T-Mobile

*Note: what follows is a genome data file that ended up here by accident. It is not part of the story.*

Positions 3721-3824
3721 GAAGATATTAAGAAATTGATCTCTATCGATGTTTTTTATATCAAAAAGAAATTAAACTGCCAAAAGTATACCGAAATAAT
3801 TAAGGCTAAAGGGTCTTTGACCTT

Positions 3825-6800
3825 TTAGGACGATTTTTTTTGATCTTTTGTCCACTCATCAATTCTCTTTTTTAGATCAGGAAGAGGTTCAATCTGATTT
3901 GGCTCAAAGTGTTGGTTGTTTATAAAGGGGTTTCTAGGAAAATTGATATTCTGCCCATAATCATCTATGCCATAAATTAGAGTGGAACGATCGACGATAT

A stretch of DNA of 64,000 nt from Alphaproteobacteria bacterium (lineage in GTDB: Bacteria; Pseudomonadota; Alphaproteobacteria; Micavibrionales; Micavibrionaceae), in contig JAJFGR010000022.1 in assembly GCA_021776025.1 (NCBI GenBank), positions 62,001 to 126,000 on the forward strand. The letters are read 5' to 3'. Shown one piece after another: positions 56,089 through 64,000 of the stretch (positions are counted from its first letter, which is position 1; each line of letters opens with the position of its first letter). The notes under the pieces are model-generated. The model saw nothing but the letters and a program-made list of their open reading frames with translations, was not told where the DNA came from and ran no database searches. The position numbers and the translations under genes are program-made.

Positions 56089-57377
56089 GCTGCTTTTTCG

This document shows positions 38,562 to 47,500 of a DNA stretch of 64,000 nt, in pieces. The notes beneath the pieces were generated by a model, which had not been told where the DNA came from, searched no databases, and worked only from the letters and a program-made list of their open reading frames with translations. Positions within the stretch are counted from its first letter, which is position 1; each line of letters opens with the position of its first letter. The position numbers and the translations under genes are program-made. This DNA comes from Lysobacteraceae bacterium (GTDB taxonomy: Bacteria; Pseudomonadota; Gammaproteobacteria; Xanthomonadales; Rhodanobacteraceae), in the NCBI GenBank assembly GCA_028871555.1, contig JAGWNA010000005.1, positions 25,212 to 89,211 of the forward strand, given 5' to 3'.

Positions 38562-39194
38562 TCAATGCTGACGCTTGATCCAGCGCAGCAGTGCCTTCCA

As corporate deals go, it was not straightforward. Nothing plain vanilla about it. It was, though, according to Refinitiv, the biggest secondary stock offering of a somewhat bruised 2020. There were offers of common stock, mandatory convertibles, and a rights offer. The banks involved could also push a bit more out of the kiosk, via the greenshoe, should demand be tailing around the block. The company doing the selling was, drum roll, T-Mobile, and once the dust had settled and the fur smooth, it appeared the deal had raised Softbank, the Japanese group, a cool $20bn. That $20bn appears to be earmarked for some debt relief and the buying back of its own deeply discounted shares, helping to cool the air a little with some itchy activist investors. Now before the deal priced T-Mobile was trading at a record high, after a 30%+ move year-to-date. Investors have done well given the hair raising straight down-straight up COVID rollercoaster of the wider market. Whilst the structure of the deal was a surprise, that Softbank were exiting, was not. This has been well flagged. In addition, whilst Softbank Group was selling down, Marcelo Claure, the Softbank Group COO no less, was taking a personal stake to the tune of a not, insignificant, $500m. Claure, for those not-in-the-know was previously the CEO of Sprint, so likely knows a thing or two about the opportunities in the telecom sector. The good news for investors who have enviously watched the share price rise and have run the numbers on cost cutting and a margin that looks strangely light relative to AT&T and Verizon, is that the T-Mobile line of stock has just become more liquid. Softbank had specific reasons for selling down, just as Claure had his own reasons for buying a stake worth $500m. Or half a billion. However it’s cut, alignment remains.